Students Get Experience for Life Making First Feature-Length Film


Return to Issue of Aug. 2, 2010 

 

Movie extras Erin C. Perkins (left) and Jason Zehner wait to be called for their next scene.
Lights! Camera! Action! In a matter of minutes on a mildly warm summer afternoon, the peaceful courtyard of the Stopher-Johnson complex is transformed from a quiet sitting area to a bustling movie set.

 

About 12 students from the HD Production, Practicum in African-American Affairs course in the Department of Pan-African Studies are on set applying their technical skills and knowledge to create the final scene of "Breaking News,” the first full-length feature film created by Kent State students.

The martial arts whodunit has a production crew of more than 30 staff and a cast of more than 10 actors.

The film project is composed of three different courses offered spring, summer II and fall semester of 2010. The courses are a collaborative effort by the Department of Pan-African Studies and the School of Journalism and Mass Communication and a combination of two existing courses in both departments in which students develop short films.

The film project is being led by Traci E. Williams, a lecturer in the School of Journalism and Mass Communication, and the Department of Pan-African Studies. The other course instructors include Assistant Professor Dave Smeltzer and Instructor Matt Pallotta from the School of Journalism and Mass Communication.

“Most of courses are based around broadcast, but we are starting to finally break more into video production. And we are trying to develop an ongoing [film] course,” says Pallotta. “We want to develop an intensive, hands-on program within the school that includes coursework already established within the sequences.”

The three-course program allows students to do pre-production work in the spring, followed by production work in the summer and post-production in the fall.

The curriculum for the film project was developed to help train students preparing for film careers in front of and behind the camera. Students wrote, organized and are directing the movie.

“The great thing for the students is that they are learning what it really is like on a film set,” adds Pallotta. “Part of learning how to be a good filmmaker is learning how to troubleshoot when a problem arises, which is what the students are doing. All the typical things that happen when working on an independent film have happened — changing locations last minute or having to replace an actor — and the students are doing a great job.”

The diverse cast includes Aungelique Scott, a junior theatre major from Akron.

"I would like to thank God, my family, Traci Williams and the entire production staff of Breaking News. … It’s been a wonderful experience,” says Scott, of her first time on a film set. Scott has been acting since she was a child, and up until now has done mostly theatre work.

The character that Scott is portraying in the film is a stretch from her low-key and personable demeanor.

“Her name is Delia, and she is a cunning and mysterious person, who loves revenge,” Scott says. “She’s a lot of fun to play.”

Scott says that being a part of the film has allowed her to live out her passion.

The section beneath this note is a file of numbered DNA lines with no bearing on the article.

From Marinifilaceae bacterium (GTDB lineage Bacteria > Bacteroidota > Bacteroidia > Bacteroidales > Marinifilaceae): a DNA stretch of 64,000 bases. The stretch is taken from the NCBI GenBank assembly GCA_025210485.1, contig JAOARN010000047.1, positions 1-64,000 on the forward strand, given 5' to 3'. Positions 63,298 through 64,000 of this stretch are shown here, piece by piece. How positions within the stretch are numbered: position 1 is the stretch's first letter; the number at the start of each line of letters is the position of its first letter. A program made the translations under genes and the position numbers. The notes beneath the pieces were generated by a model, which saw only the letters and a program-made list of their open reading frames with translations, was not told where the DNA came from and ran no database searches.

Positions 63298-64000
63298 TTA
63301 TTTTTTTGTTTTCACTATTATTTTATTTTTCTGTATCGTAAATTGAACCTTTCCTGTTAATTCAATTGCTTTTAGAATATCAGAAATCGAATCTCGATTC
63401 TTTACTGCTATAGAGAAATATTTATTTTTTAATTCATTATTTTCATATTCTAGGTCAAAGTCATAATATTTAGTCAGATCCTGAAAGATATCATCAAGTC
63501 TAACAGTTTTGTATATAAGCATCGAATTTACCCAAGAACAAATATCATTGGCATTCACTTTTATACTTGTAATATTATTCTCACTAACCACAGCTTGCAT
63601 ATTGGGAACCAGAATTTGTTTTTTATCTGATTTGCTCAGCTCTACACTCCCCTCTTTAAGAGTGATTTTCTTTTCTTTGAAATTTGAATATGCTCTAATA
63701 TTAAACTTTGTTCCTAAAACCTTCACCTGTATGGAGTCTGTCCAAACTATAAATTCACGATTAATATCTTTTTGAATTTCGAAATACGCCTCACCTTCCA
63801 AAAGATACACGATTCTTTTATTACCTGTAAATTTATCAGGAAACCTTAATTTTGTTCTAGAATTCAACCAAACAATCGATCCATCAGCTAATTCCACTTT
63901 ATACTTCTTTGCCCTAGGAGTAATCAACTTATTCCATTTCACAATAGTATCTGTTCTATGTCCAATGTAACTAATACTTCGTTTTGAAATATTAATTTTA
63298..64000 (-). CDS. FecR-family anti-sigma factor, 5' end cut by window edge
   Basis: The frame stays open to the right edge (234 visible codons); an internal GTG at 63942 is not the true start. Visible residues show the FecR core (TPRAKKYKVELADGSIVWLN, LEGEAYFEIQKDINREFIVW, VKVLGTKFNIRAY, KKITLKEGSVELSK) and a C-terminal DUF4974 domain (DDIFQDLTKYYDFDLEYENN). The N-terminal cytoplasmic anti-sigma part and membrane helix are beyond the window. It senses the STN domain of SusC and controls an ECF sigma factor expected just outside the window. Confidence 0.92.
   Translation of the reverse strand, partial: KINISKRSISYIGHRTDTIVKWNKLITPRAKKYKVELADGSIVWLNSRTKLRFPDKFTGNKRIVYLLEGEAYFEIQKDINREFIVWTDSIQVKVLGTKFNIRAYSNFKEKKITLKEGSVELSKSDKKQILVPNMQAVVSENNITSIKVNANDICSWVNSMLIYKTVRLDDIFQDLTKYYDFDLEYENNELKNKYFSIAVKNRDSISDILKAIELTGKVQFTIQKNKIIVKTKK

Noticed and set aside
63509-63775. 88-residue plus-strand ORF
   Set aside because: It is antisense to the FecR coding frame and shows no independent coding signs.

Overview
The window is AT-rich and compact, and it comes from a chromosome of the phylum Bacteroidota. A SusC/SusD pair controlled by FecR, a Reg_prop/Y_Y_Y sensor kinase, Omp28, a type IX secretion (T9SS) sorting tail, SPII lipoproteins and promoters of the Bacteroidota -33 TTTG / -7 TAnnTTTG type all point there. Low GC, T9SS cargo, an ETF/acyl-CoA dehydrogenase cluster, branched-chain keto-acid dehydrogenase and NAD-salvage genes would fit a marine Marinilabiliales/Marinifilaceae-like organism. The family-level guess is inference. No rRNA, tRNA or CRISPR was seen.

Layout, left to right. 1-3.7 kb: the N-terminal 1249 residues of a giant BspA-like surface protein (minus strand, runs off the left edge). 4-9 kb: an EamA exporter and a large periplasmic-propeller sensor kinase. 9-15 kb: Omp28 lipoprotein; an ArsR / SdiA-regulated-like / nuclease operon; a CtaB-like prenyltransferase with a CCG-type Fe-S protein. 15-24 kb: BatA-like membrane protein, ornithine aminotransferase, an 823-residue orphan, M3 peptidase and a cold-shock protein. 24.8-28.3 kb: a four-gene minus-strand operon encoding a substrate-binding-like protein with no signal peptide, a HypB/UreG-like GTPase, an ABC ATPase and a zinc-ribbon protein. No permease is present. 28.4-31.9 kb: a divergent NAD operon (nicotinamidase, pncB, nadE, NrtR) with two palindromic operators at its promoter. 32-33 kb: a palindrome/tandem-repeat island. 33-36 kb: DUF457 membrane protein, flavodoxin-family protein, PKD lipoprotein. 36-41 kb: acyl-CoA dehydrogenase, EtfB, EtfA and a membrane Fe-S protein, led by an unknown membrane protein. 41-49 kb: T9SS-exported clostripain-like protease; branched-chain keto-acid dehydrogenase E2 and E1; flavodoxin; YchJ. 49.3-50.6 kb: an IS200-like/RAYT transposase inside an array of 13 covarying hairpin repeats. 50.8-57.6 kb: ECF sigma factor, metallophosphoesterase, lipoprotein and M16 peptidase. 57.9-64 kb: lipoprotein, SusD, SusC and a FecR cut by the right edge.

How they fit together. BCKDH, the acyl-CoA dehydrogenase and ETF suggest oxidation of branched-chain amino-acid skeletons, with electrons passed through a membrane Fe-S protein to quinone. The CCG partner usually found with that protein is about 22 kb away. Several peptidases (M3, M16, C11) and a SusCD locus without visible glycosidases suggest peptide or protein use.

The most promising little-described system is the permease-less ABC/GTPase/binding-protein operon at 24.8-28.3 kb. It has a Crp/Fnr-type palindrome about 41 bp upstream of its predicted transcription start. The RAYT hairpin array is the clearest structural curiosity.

"I love creating art in whatever form I can,” she says.

Chelsea DeScenna, senior fashion merchandising major, knows the feeling.

“It’s been such a great hands-on experience to see how a set runs,” says DeScenna , who handles the styling on set and wants to work as a costume designer. “I’m enjoying working with everybody and getting thrown out there in a good way.”

She added that the experience on set has only solidified her determination to have a career in the film industry.

“I have no doubt this is where I’m supposed to be,” she says. “Everyone on set is using their abilities and knowledge to put their own personal touches on this film.”

For Kelly Thewlis, a 22-year-old senior electronic media major, working on set has taken her where her video productions classes left off.

“Video production touches on everything, but there needs to be more depth,” says Thewlis, who is the film’s director. “Without this class, there’s no way I would be prepared to work in the film industry.”

“The number of people and amount of work that goes into making a film are phenomenal,” she continues, adding that it takes an array of skill sets to bring a film to life. “A considerable number of majors and types of careers go into filmmaking.”

From scriptwriting, casting, photography, wardrobe and makeup to public relations, each student has a crucial part of the filmmaking process.

“It’s been a stressful class, and we’ve really pushed through everything. And in the end, we are going to make a good product,” Thewlis says.

Although this is a new program, the students are hoping it can lead to a film certificate program that the university can offer to future students.

“We hope the three courses will serve as a prototype for a film program,” Thewlis says.

Following the post-production course in fall 2010, during which the film will be edited, the students are planning to have a red carpet premiere for the city of Kent and the university, and possibly distribute the film for other audiences to enjoy.

By Erin C. Perkins

Return to Issue of Aug. 2, 2010 


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